Sage Advice For Rookie Bikers

Are you new to the motorcycling game? If so, there are a few things you are likely to find out over the next couple of years, and some of them could end up being rather painful – both on your body and your bank account. Nothing will teach you more about biking than getting out there and doing it, of course, but there’s no harm in learning a little beforehand. With this in mind, here is some sage advice for rookie bikers that should stand you in good stead – and keep you safe. Let’s take a closer look.

Sage Advice For Rookie Bikers

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Buying your bike

You might have plans to go for that beautiful, enormous, super powerful Japanese bike you have been lusting after for the past five years. But let’s be honest, the reality is you will be much better off riding something like the Braaap cafe racer motorcycles at 250 ccs, work your way up to 6-700 cc and then try your hand at something from the more powerful range. Another thing to remember about buying your first bike is to keep an eye on your budget. It’s likely you will have a certain amount put aside to make your purchase, but avoid blowing it all on the bike itself. Helmets, leathers, boots and insurance will all need to be paid for, too.


Corners can kill

There is a simple fact about motorcycling that you will learn almost immediately – wherever you look, you will go. If you look towards the ground ahead of you, that’s where you will travel, and if you are looking far ahead into the distance, you will keep travelling that way until you get there. But this is problematic – especially when it comes to corners. If you are looking at the ground as you turn – somewhere in the middle of the road, for example – you may not see hazards coming up fast. Try to look through the corner instead, rather than one static point – it will help you spot pedestrians, small animals, and even potholes on your approach.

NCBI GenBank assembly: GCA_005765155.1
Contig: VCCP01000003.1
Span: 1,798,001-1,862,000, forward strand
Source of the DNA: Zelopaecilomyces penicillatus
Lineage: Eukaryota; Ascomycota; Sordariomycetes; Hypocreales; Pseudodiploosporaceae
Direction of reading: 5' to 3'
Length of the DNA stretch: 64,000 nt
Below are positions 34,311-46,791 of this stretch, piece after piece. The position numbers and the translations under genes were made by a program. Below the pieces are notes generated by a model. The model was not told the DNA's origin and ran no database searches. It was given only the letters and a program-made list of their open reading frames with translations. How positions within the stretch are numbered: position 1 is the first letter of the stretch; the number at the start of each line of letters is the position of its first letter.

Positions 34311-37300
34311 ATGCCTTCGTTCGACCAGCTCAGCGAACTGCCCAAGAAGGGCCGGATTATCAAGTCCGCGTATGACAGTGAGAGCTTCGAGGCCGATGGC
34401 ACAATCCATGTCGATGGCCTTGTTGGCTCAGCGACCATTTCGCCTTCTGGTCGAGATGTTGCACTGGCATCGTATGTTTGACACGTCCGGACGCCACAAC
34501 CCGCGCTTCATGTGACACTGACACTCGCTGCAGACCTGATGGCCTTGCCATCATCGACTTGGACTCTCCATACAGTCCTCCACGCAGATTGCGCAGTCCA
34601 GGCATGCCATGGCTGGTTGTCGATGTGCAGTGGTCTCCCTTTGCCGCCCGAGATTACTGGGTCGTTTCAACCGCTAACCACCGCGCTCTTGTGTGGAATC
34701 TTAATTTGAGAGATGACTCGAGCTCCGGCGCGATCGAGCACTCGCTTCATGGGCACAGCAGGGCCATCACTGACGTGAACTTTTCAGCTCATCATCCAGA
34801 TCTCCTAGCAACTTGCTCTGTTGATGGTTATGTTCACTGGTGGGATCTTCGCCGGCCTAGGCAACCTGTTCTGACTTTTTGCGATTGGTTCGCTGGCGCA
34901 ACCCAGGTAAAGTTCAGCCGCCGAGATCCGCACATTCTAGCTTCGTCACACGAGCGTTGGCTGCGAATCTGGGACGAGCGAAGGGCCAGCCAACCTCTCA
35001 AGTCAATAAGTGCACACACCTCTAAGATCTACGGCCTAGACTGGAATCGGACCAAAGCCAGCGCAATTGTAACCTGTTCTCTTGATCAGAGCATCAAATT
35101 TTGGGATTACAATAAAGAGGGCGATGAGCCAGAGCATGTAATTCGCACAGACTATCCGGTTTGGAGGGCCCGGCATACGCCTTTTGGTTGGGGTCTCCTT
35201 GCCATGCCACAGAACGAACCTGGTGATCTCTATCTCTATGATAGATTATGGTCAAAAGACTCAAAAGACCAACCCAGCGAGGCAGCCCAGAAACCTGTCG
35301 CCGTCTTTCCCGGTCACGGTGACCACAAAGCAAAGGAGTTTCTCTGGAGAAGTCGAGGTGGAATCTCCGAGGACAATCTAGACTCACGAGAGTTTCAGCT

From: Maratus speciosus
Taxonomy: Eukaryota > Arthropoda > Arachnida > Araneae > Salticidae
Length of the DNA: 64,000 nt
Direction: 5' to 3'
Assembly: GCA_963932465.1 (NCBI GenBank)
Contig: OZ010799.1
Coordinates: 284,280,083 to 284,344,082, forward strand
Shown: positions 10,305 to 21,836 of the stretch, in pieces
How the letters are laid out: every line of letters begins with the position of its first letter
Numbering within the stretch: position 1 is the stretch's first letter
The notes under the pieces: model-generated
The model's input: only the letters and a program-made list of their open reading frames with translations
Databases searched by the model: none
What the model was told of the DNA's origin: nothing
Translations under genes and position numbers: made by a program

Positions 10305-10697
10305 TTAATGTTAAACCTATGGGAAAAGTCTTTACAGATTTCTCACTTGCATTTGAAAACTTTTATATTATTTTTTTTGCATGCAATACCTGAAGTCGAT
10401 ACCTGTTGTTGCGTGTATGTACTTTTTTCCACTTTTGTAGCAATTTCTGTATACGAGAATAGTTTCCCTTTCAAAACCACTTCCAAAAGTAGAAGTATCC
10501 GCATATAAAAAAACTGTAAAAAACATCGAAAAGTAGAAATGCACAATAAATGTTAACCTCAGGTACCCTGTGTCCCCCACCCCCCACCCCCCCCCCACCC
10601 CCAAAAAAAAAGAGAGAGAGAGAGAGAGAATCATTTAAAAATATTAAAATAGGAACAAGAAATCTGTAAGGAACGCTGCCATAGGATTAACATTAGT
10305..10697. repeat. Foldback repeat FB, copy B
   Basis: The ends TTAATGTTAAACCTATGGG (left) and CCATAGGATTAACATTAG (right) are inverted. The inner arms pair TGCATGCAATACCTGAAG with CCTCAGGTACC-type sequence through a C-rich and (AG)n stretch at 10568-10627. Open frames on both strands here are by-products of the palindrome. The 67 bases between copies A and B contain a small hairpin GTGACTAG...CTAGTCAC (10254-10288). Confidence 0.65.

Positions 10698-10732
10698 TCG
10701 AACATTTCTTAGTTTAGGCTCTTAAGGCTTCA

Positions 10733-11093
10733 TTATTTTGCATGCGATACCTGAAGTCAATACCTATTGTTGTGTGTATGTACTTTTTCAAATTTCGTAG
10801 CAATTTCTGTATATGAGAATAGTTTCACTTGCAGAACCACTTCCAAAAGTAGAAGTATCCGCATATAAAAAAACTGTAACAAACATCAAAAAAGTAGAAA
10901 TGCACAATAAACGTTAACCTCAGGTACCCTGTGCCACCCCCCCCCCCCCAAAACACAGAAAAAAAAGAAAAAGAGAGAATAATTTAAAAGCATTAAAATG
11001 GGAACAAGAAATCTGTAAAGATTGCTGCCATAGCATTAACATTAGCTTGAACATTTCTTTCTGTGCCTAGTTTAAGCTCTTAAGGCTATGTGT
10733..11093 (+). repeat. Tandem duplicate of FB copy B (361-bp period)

Always be defensive

Sadly, a lot of motorcycle riders don’t ever make it back, and many of these fatalities are caused by car and truck drivers. And whether you are a good rider or a poor one, it makes no difference – get hit by a couple of tons of metal at high speed and you will come off worse. The only way to keep safe on a motorbike is by being defensive at all times Assume that everyone and every other vehicle is out to get you. Sure, it might sound over the top, but it only takes a blind spot, a minor distraction or even a sneeze for a car driver to make a mistake.


Pre-ride inspection

Finally, motorbikes are a lot more delicate than cars in more ways than one. A small amount of damage in your chain or belt could prove disastrous if it breaks while you are riding – this is especially true of shaft-driven bikes. It is imperative that you get into the habit of doing pre-ride checks every time you take your wheels out – as well as cleaning and waxing your chain on a regular basis. Stay safe out there, folks!

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